- A furniture manufacturing company in Durban is now making personal protective equipment (PPE).
- Trendi Holdings managed to save a third of its employees’ jobs by shifting its operations during the national lockdown.
- As the lockdown eases, they are shifting back to making furniture and have employed a further 60 people to continue with producing PPE.
When the country went into a nationwide lockdown, the owner of Trendi Holdings, a Durban based furniture manufacturer, was determined to retain his employees, even though regular business operations had stopped.
“We looked into importing PPE but after two weeks of investigating, we realised that there was so much nonsense out there, false certifications circulating and we didn’t want to import duds,” Jeremy Rom, CEO of Trendi Holdings, told News24.
When President Cyril Ramaphosa extended the lockdown, Rom realised he had to act quickly.
“We couldn’t have 400 people sitting at home with no work,” he said.
He organised a meeting with Kyle Evans, the owner of a medical wholesaler called Med Pak & Carter, to find out if there were any feasible opportunities for them.
“They pulled out a bunch of products, coveralls, isolation gowns and it just so happened that these products are made from spunbond polypropylene and we use this material in the day-to-day manufacturing of our furniture,” he said.
Rom took samples of these items and the technicians on his team created prototypes.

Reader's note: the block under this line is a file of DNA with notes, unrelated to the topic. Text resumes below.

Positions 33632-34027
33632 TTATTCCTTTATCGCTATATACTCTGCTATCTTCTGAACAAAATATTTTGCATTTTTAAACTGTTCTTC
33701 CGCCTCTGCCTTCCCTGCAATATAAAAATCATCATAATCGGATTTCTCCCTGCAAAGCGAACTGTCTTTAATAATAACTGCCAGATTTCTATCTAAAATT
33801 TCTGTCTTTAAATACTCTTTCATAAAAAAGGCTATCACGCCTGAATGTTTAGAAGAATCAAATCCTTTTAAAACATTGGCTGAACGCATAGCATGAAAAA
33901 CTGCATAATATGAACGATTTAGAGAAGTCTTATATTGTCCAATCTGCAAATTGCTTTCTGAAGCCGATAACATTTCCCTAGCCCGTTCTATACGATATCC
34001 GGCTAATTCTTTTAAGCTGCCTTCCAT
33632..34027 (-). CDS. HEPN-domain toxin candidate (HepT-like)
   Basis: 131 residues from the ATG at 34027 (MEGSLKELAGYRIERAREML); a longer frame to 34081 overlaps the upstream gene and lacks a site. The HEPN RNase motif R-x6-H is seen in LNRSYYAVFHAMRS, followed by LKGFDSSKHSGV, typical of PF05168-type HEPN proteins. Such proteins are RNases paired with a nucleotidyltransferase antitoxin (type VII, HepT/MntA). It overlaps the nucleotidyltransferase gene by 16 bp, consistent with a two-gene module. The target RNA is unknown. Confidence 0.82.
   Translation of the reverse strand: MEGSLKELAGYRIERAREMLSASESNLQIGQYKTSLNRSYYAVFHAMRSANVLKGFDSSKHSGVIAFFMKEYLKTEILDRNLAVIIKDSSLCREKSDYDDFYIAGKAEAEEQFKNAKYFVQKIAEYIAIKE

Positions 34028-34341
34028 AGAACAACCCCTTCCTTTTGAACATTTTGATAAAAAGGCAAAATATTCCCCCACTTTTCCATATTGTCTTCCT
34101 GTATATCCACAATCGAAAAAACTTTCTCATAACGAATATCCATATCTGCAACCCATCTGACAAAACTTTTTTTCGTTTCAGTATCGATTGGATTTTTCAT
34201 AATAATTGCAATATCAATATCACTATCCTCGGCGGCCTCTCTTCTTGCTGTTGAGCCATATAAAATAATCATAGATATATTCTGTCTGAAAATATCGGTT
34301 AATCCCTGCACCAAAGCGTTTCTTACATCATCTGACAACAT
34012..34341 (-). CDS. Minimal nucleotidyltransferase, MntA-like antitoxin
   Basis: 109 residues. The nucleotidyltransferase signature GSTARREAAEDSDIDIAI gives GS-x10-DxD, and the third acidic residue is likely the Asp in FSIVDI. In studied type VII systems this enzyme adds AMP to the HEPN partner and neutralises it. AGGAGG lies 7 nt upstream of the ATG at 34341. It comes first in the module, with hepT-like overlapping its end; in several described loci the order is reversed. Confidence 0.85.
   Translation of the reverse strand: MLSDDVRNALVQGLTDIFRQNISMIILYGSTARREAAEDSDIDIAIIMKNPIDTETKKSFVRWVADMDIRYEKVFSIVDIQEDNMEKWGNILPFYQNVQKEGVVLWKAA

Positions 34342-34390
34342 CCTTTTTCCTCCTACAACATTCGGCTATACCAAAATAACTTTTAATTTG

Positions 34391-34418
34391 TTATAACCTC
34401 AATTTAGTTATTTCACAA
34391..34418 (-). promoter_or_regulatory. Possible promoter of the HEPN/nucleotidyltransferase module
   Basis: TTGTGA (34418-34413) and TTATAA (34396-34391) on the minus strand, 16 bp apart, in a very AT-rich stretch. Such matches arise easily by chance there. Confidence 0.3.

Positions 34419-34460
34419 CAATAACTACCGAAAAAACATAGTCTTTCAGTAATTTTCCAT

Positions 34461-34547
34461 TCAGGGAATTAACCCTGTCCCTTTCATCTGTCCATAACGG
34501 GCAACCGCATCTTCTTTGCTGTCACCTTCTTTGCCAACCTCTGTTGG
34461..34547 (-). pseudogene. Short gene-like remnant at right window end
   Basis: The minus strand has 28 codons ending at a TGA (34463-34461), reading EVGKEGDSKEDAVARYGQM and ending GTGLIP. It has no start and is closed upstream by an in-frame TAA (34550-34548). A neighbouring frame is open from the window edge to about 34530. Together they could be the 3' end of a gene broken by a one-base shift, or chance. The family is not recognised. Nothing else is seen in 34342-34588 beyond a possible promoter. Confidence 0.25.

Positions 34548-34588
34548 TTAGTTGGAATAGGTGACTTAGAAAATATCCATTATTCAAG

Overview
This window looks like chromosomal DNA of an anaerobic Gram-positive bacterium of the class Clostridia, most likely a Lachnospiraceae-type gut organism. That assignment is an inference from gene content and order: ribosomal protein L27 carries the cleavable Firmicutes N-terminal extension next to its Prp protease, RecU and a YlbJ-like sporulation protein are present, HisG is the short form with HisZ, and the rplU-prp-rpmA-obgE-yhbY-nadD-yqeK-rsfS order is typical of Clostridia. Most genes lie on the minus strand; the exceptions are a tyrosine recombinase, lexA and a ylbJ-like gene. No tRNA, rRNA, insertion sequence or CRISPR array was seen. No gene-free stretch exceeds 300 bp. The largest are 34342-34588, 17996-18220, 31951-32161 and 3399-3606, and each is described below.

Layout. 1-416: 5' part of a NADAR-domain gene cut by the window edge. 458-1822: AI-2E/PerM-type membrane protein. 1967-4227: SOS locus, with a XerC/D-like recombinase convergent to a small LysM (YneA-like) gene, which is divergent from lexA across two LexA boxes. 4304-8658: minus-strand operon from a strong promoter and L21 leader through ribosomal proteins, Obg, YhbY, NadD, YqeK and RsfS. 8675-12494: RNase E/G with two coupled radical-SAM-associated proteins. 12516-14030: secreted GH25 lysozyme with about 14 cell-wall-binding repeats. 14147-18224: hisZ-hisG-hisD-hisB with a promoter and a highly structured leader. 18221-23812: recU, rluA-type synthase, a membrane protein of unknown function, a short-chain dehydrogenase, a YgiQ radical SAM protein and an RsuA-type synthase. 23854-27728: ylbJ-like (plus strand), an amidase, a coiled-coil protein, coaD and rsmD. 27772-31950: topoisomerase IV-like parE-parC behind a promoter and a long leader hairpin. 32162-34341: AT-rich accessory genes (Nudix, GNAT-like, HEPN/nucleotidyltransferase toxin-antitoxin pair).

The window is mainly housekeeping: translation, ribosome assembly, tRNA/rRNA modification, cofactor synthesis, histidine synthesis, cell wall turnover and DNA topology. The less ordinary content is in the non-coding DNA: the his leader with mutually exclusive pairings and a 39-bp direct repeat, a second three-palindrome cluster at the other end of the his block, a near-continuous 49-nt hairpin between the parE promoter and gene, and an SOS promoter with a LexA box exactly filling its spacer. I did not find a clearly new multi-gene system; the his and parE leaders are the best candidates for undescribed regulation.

“We took it back to Kyle the next day – our work force are used to making high quality products – and it turns out we make very high quality coverall and isolation gowns,” he said.
Med Pak & Carter got its sales team to contact their customer base to landscape the demand for production.
“After that they placed an order for 40 000 units – turned out the demand was significant. From then we’ve converted our 5 000 square meter furniture manufacturing plant into a cut and sew PPE plant,” he said.
Trendi Holdings has now taken orders for over 300 000 units of PPE which will carry the business through to August.
As the lockdown has eased and they’ve returned to manufacturing furniture again, Rom employed a further 60 people to keep up with the demand for PPE.
“The demand for furniture during lockdown dropped by 50% but the PPE business has balanced this loss and meant we’ve been able to carry on and not retrench anyone,” he said.